It's a silly little painting. It's not as precise or naturalistic as I'm used to, but I had to do it so fast. It's an interesting challenge. Make a painting you're happy with but that isn't technically up to your standards. ha.

But I guess as I continue to paint quickly, my technical skills will improve for this type of painting.

I started with a pencil sketch on the canvas, which I don't normally do. And I didn't like how the pencil mixed with the paint and "muddied" my lighter colors. I should have sketched in paint.

On the first day, I painted a sort of grisaille with neural colors that corresponded to the colors in the scene. Brown pink for orange, naples yellow hue for yellow, paynes gray for blue, terre verte for green, and a bunch of burt umber and white. This underpainting was probably also a waste of time But I wanted to get down as much as possible that day without knowing the shadow situation on the next day I got to paint.

The next day I got to paint was Saturday at about 12:30. The shadows weren't good, and they weren't good the rest of the afternoon. Unfortunately, I've been checking it earlier in the morning, and I thought afternoon would be better. I'm sure I saw good light on that play structure!

I might have to move it.

But I like painting it. I like the silliness of it. I like the colors. I like that it's geometric but imperfect. The angles aren't regular to the point where if I don't get the perspective right, the whole painting will fall apart. If I find better light . . . I think I've have found my haystacks! {:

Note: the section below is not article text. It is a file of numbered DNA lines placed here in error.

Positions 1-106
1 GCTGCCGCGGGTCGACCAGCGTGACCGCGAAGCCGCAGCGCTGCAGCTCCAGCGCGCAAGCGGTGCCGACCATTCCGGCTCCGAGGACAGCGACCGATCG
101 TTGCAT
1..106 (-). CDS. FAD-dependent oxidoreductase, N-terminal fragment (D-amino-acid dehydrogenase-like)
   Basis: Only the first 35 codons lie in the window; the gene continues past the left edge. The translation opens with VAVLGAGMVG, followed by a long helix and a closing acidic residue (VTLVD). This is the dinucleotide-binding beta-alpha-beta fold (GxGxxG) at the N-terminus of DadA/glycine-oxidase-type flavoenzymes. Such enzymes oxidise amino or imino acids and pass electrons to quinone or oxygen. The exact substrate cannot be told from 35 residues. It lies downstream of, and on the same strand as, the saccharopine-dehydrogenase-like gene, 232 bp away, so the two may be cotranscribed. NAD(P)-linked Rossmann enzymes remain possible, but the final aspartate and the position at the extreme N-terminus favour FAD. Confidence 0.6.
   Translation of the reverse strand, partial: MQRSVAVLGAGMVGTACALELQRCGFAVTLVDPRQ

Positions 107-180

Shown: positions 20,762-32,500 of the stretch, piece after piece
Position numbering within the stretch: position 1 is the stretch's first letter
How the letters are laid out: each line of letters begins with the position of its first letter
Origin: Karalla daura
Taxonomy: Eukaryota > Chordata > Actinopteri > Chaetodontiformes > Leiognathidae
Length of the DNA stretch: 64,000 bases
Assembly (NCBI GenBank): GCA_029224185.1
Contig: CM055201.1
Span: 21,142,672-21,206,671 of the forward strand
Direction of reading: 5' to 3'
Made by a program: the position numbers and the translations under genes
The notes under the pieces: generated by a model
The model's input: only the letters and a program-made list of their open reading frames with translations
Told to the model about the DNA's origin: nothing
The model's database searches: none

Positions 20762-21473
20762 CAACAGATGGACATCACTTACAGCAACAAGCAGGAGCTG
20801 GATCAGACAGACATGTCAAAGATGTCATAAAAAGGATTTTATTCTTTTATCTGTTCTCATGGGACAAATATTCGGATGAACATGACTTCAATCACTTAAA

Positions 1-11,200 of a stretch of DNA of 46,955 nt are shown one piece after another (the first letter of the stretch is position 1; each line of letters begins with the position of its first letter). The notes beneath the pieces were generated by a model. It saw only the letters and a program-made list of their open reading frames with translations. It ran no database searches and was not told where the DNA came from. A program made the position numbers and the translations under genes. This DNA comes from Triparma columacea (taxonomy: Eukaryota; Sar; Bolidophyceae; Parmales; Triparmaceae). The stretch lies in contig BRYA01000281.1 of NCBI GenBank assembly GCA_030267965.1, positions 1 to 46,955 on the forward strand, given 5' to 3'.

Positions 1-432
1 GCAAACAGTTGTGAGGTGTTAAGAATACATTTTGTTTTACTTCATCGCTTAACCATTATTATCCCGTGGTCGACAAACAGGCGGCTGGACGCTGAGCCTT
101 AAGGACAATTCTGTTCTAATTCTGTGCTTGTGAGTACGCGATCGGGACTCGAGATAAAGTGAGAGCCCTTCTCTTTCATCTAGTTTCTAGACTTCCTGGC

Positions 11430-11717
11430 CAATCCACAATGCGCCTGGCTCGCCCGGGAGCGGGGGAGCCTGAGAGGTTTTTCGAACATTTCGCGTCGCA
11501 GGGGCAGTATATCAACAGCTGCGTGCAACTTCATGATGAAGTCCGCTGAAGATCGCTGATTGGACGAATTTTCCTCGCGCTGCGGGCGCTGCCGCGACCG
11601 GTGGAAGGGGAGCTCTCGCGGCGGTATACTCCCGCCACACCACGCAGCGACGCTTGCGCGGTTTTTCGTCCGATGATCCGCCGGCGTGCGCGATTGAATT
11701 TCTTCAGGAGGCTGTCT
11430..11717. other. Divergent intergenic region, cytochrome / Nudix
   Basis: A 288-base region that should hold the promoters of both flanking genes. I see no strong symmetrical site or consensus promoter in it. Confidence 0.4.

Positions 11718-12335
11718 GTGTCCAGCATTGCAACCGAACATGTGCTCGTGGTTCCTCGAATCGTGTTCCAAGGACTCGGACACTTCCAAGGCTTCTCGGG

I got a couch! It's a sweet couch too. Much nicer than I thought I could get for $45 on Craigslist! So nice, in fact, that I was a little annoyed it would be my studio couch, and would inevitably get paint on it. THEN we washed the cushion covers in warm water (because they're old couch cushions from a stranger with pets), and they got dyed PINK! Well, they got a little pink-er. So weird. The inside threads are maroon (which I don't get), and they turned the water blood red. The lady I bought it from said she had just washed the cushions (in cold water?). Oh well. MUCH less concerned about getting paint on it now. I doubt I will want to switch it for my living room couch anytime soon. {: But it's super comfortable. Long, and now quite clean!

Thanks to my in-laws and to Frank for helping move the thing!

the couch!! With the pink-ish cushions. Not too bad.

But on to the most important thing that happened this weekend, my amazing husband painted!! After much sanding and cleaning of walls and trim, he was able to prime all the walls, paint 3 of the walls (one is going to be an accent wall, and I don't know what the accent is yet), and about 2 feet of the ceiling all the way around the edge (we decided to keep all the stuff in the room, paint the edge, then move the stuff and paint the middle). It's getting close! I actually need to start seriously considering my studio design!! Wow.